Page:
Hit the Road
An Iranian family take a road trip that features many more twists than those in the road, in Panah Panahi’s hugely impressive directorial debut.
A family are on a journey in a borrowed car. We don’t know them all by name, just their relation to each other. And the destination remains a mystery but is one that fills each member who knows of it with apprehension. There’s the mother, up front, sat next to the driver, her eldest son, whose silence hints at a barely concealed turbulence. The father, his leg in a cast, sits behind, next to the irrepressible younger son, a Duracell battery of kinetic energy. And in the very back is the family dog, suffering an illness that’s being kept from the younger sibling. As the conversations pan out, there are movie and pop references galore, but all are underpinned with a tension that hints at the reason for the trip.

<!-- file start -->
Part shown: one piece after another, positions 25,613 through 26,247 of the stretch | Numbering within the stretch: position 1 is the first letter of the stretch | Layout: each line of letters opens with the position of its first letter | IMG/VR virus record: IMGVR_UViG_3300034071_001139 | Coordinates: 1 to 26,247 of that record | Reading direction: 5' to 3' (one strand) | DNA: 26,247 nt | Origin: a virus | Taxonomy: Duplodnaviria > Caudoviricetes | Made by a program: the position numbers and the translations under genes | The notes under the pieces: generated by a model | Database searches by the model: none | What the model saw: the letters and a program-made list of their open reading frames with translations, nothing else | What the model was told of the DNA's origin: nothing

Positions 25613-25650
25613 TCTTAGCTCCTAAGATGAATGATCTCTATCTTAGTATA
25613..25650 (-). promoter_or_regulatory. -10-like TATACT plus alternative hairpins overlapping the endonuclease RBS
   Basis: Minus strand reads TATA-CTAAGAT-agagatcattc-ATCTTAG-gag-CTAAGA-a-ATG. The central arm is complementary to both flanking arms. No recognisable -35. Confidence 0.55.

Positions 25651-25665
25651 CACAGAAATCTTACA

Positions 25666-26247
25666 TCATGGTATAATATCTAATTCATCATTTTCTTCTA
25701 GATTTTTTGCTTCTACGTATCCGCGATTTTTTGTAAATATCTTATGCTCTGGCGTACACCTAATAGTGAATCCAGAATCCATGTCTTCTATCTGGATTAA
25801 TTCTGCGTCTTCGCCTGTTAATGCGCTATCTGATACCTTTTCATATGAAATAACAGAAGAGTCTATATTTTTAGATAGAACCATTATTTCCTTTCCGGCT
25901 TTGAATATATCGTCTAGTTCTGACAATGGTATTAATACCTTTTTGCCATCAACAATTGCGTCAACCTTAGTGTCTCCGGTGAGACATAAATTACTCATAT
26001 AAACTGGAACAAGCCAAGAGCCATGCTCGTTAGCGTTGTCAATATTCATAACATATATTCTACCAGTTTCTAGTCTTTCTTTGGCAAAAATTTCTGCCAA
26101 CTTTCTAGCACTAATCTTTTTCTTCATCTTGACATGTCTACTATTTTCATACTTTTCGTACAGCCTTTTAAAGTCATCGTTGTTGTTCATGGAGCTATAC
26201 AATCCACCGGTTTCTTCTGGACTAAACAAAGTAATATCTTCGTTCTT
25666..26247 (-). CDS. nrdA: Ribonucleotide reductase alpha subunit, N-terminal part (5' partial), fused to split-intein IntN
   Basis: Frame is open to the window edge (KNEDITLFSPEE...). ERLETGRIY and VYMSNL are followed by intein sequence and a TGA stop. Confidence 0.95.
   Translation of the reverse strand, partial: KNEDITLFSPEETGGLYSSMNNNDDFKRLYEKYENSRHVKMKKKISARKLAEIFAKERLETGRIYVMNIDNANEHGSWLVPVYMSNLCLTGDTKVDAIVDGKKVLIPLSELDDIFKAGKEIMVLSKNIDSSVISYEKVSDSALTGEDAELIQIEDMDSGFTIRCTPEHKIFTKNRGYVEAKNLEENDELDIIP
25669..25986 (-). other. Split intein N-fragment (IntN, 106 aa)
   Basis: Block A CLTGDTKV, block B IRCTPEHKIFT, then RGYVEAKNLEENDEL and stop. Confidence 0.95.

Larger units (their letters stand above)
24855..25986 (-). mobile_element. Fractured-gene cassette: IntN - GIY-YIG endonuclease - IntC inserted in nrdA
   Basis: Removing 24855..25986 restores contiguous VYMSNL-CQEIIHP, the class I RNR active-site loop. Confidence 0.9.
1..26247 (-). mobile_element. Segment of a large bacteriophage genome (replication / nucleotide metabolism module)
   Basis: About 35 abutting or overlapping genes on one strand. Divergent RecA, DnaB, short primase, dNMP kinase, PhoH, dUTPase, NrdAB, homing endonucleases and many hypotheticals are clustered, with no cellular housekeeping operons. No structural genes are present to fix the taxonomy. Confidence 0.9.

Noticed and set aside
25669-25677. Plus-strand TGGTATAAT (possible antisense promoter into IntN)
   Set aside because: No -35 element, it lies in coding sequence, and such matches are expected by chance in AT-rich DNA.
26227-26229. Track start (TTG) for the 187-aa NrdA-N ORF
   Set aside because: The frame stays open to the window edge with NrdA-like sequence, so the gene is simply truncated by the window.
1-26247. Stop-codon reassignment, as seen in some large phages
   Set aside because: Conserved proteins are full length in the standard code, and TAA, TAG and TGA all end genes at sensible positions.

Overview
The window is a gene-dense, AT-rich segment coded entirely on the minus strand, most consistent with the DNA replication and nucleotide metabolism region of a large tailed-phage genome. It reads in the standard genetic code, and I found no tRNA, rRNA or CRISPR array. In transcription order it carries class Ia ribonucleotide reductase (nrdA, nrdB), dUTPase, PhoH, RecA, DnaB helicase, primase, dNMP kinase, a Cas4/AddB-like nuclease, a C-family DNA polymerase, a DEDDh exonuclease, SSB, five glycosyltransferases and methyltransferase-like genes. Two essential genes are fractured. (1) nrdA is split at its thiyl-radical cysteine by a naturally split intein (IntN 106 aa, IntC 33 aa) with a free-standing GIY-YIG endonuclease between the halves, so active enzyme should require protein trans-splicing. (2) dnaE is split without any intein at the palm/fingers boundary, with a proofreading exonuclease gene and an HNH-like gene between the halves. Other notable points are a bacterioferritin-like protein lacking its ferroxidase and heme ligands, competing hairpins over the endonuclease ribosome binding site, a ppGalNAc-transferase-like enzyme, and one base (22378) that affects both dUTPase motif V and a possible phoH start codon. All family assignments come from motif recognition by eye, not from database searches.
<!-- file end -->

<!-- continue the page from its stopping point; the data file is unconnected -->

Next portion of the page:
The son of acclaimed filmmaker Jafar, Panahi’s first feature is a supremely confident drama, revitalising and reworking the tropes of the road movie, while offering a warmly humane portrait of family dynamics. Like Asghar Farhadi’s A Separation, Hit the Road is a rejoinder to clichéd portraits of Iranian life, highlighting the universality of family relationships, yet remaining sensitively attuned to the particulars of Iranian life.